MSF warns of deteriorating health conditions in parts of Jonglei state

The international medical charity Médecins Sans Frontières/Doctors Without Borders (MSF) is calling for increased funding to health organizations operating in Jonglei state, as it warns of deteriorating health conditions in remote parts of the state.

In a press statement yesterday, MSF said a visit to Riang, a remote region of Jonglei state last week, revealed that communities there who have been hit badly by months of floods and violence have no access to clean water, safe water storage, latrines, and basic healthcare.

“A worrying 60 percent of the children under the age of five treated in our mobile clinic last week tested positive for malaria; some of them were already in a severe condition. We also saw people suffering from untreated illnesses, including a large number of women with suspected urinary tract infections, which reflects the lack of drinking water,” said MSF emergency coordinator Roberto Wright. “International donors have only ensured funding for other health organizations working in Jonglei until next month, so the situation in the region may quickly deteriorate even further.”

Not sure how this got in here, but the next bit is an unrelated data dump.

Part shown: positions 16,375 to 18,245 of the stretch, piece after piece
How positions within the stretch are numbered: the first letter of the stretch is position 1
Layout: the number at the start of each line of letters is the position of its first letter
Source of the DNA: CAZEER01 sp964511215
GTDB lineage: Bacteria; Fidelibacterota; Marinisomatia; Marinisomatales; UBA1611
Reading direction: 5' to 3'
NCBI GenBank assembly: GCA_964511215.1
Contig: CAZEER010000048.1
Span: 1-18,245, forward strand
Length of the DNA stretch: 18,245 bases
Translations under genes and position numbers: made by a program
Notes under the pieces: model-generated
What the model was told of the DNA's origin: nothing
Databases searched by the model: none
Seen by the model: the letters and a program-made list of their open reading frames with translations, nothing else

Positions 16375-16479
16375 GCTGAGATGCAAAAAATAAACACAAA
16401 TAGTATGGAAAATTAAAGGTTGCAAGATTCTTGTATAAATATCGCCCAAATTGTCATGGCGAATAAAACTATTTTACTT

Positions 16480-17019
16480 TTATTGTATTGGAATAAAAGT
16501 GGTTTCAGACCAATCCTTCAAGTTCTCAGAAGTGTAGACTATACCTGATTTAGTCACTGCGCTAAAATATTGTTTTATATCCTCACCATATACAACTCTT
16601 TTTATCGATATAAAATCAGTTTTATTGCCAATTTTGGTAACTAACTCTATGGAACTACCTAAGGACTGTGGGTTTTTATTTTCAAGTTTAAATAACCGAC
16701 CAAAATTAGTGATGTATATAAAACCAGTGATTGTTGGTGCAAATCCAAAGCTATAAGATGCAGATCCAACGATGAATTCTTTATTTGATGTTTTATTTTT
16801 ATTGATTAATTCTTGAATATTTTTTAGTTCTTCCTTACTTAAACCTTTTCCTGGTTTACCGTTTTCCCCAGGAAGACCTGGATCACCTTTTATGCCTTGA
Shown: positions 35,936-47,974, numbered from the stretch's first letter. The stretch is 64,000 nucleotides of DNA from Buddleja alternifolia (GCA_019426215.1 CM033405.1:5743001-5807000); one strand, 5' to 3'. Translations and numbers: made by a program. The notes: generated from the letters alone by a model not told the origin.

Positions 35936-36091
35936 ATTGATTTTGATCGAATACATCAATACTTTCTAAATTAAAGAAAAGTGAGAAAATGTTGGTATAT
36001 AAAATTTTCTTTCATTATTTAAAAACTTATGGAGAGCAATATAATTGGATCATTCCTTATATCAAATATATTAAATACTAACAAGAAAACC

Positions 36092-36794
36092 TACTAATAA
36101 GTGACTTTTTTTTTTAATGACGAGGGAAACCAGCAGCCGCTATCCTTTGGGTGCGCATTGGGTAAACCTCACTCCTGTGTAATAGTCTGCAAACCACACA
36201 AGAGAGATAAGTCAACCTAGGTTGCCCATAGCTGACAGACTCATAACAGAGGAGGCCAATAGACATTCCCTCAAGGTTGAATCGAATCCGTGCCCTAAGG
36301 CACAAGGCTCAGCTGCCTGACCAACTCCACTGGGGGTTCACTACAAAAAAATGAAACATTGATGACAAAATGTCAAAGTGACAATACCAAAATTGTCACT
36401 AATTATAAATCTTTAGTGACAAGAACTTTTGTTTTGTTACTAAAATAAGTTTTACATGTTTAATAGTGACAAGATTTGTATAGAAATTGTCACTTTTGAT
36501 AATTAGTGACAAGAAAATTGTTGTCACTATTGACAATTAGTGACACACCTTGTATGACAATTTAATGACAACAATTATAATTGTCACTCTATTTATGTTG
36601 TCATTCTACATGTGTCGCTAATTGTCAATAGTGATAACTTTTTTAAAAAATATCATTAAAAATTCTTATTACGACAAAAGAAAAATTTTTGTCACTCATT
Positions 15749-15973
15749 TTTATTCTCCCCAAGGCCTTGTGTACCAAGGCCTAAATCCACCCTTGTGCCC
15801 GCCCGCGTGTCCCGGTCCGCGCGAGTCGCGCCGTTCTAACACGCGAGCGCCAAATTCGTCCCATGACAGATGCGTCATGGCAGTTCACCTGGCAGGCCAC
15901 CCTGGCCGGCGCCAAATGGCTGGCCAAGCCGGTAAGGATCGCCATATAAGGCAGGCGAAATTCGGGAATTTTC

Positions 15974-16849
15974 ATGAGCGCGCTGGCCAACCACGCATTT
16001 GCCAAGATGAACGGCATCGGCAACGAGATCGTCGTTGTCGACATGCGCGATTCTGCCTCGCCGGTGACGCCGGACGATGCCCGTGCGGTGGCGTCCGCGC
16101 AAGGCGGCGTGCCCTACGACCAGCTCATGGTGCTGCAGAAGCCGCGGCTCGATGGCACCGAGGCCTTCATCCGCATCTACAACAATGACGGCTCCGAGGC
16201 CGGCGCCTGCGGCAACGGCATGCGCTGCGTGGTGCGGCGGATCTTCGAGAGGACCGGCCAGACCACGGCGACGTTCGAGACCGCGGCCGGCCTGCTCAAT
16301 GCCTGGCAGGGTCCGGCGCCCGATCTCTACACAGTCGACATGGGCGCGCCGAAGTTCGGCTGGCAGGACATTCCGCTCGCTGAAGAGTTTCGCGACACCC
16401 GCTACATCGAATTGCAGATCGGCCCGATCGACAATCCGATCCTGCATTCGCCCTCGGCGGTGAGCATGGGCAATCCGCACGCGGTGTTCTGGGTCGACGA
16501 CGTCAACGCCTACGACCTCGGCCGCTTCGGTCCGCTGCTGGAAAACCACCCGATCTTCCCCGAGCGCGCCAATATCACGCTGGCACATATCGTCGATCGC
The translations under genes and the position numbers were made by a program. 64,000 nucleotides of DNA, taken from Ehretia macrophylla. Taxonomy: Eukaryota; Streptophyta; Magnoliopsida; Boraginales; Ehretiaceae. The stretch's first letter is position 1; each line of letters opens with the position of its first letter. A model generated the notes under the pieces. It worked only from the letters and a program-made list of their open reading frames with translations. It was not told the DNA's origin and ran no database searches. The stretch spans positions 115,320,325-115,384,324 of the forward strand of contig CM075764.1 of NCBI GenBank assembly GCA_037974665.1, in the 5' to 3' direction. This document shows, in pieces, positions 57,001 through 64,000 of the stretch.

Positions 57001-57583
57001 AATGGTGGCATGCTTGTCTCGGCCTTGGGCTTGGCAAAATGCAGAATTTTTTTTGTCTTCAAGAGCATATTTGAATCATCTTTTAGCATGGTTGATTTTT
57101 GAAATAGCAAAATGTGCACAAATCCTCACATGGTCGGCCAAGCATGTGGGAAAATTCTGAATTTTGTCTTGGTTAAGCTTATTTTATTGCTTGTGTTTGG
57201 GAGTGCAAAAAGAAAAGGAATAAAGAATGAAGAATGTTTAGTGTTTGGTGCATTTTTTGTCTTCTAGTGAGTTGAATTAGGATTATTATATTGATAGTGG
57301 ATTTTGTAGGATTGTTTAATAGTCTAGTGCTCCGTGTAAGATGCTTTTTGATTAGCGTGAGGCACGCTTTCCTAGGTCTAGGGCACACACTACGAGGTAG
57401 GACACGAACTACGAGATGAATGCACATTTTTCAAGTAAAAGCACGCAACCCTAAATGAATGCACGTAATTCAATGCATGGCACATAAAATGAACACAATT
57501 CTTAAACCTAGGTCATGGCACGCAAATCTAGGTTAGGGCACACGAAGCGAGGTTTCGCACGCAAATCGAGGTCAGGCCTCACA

The medical charity said they provided medical consultations to roughly 770 people in Riang and distributed kits containing mosquito nets, blankets, buckets, soap, water purifiers and filters, and plastic sheets and ropes for shelters to over 1,000 families from the 9th to 14th of January.

MSF appealed to international donors to ensure funding continues for other health organizations working in Jonglei state, so that they can provide healthcare and urgent humanitarian assistance, including food, water, and latrines, to people living in remote areas like Riang.

"People living in these villages have to walk more than an hour to reach the nearest free-of-charge healthcare, crossing swamps while carrying patients in baskets or on plastic sheets. During the rainy season, the water levels are so high that only those able to swim can cross the swamps to see a doctor. Meanwhile, those in need of specialized treatment must be carried to the MSF facility in Lankien, a journey of several days and nights walking," MSF statement read in part.

Source: Radio Tamazuj

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